possible to it, and the distance moved on their first turn must be measured as if
they started on the back line. The second player will then do the
- Alternately, if some way of hiding the deployments can be arranged (such as with a curtain between the two sides), then both sides may deploy their forces at the same time. After both sides have finished, the deployments are revealed and the players begin taking turns, starting with the first player.
- A player’s turn will consist of several phases: Command, Hand-to-Hand Fighting, and the Aftermath. These phases are outlined below. These phases must be resolved in order. After the Aftermath stage of a player’s turn has finished, the next player will start the Command phase of their turn.
- If the forces are equal or the inferior side is not isolated, each unit kills an opposing unit, if it can, and then is killed. This continues until no more units of an opposing side are within the mêlée.
- If the inferior force is isolated, a number of its units become prisoners equal to the difference between the forces. The remaining units then kill one unit and die, as outlined above. The current player determines which units (of either side) are made prisoners and which are killed during a mêlée.
2.3.1 Command. In this phase, the player will move their cannons and units across the battlefield as well as fire their cannons. This phase is timed; the length of time allowed is determined by the size of the original forces as follows: 1 minute for every 30 units and 1 minute for each cannon. Warnings should be given at 2 minutes, 1 minute, and 30 seconds. A player may not interact with any cannon or unit until the timer starts and must immediately stop once the timer expires. Every cannon and unit may be activated during this phase as the rules and time permits.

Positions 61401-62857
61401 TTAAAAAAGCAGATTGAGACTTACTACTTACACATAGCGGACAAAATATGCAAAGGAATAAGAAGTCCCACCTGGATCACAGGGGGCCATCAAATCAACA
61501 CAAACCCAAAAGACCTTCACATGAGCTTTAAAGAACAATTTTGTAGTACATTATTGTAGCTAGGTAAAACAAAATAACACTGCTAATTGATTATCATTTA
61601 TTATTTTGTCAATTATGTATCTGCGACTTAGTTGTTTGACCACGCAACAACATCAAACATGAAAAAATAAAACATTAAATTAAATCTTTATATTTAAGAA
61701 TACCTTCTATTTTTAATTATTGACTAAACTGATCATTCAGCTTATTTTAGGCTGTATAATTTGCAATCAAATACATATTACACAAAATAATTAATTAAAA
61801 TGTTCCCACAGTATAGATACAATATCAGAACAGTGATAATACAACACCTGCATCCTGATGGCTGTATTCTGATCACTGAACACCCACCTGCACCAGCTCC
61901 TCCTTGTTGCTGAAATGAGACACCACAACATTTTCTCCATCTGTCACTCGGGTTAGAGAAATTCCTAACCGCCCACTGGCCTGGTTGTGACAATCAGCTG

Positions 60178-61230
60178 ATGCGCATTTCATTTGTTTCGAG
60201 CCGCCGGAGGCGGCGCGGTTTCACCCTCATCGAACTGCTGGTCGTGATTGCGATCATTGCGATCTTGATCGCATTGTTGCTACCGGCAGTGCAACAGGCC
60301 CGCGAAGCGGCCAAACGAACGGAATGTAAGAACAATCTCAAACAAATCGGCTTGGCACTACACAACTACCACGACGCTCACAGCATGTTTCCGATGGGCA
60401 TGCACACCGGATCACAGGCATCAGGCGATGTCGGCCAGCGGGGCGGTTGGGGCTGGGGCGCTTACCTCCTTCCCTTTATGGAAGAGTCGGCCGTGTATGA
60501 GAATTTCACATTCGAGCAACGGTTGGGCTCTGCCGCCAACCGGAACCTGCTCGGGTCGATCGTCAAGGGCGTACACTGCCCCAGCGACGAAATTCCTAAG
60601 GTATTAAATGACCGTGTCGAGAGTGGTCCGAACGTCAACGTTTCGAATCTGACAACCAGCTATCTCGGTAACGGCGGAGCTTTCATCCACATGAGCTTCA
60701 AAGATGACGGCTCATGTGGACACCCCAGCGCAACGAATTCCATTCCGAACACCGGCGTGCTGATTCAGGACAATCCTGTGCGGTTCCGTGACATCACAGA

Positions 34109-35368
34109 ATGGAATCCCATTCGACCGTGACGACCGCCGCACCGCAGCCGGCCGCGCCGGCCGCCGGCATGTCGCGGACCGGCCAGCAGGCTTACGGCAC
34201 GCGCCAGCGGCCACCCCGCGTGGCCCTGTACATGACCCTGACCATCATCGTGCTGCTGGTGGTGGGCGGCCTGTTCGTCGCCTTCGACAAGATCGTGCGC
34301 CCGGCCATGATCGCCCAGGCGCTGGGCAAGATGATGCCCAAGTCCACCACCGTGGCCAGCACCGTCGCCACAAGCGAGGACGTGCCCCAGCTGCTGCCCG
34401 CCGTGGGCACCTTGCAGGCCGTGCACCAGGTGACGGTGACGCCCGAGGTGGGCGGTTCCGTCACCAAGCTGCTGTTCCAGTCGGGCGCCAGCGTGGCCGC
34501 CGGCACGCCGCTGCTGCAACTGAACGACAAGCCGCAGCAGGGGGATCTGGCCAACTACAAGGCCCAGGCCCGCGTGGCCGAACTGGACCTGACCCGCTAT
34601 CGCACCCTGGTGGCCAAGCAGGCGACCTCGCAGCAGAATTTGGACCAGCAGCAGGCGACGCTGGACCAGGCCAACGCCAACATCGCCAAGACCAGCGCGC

Activate Cannons. Any active cannons controlled by the current player must be moved or fired before any of their units can move, the only exception being units that are moved up with a cannon after it moves.
Activate Units. After cannons have been moved or fired, any and all units may be moved across the battlefield up to their speed value (1 foot for infantry, 2 feet for cavalry). Any units that are considered in contact after moving will trigger a mêlée in the next phase.
2.3.2 Hand-to-Hand Fighting. In this phase, the players will resolve the outcome of any mêlées that were triggered from the previous phase. The following steps will be repeated as needed for every mêlée on the battlefield. This phase is not timed.